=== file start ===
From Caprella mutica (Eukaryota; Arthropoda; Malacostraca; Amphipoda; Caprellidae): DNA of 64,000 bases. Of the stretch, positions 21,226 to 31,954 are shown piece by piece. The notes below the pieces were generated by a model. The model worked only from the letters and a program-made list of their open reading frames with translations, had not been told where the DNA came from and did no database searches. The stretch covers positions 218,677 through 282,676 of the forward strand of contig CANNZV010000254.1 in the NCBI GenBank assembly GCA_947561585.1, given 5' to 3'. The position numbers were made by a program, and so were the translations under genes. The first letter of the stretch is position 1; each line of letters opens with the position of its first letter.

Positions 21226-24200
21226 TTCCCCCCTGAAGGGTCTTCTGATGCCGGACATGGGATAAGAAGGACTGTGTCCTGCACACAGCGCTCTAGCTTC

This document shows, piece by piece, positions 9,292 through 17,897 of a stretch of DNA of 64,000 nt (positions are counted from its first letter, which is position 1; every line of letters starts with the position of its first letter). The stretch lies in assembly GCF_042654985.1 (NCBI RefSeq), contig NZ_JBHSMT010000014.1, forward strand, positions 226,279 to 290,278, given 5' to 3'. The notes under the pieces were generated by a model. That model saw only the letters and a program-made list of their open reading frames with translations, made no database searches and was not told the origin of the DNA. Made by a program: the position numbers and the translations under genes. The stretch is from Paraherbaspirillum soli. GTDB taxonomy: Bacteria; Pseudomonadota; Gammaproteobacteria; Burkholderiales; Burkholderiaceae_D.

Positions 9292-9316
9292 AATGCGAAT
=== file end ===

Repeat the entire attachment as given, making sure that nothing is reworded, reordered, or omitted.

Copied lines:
From Caprella mutica (Eukaryota; Arthropoda; Malacostraca; Amphipoda; Caprellidae): DNA of 64,000 bases. Of the stretch, positions 21,226 to 31,954 are shown piece by piece. The notes below the pieces were generated by a model. The model worked only from the letters and a program-made list of their open reading frames with translations, had not been told where the DNA came from and did no database searches. The stretch covers positions 218,677 through 282,676 of the forward strand of contig CANNZV010000254.1 in the NCBI GenBank assembly GCA_947561585.1, given 5' to 3'. The position numbers were made by a program, and so were the translations under genes. The first letter of the stretch is position 1; each line of letters opens with the position of its first letter.

Positions 21226-24200
21226 TTCCCCCCTGAAGGGTCTTCTGATGCCGGACATGGGATAAGAAGGACTGTGTCCTGCACACAGCGCTCTAGCTTC

This document shows, piece by piece, positions 9,292 through 17,897 of a stretch of DNA of 64,000 nt (positions are counted from its first letter, which is position 1; every line of letters starts with the position of its first letter). The stretch lies in assembly GCF_042654985.1 (NCBI RefSeq), contig NZ_JBHSMT010000014.1, forward strand, positions 226,279 to 290,278, given 5' to 3'. The notes under the pieces were generated by a model. That model saw only the letters and a program-made list of their open reading frames with translations, made no database searches and was not told the origin of the DNA. Made by a program: the position numbers and the translations under genes. The stretch is from Paraherbaspirillum soli. GTDB taxonomy: Bacteria; Pseudomonadota; Gammaproteobacteria; Burkholderiales; Burkholderiaceae_D.

Positions 9292-9316
9292 AATGCGAAT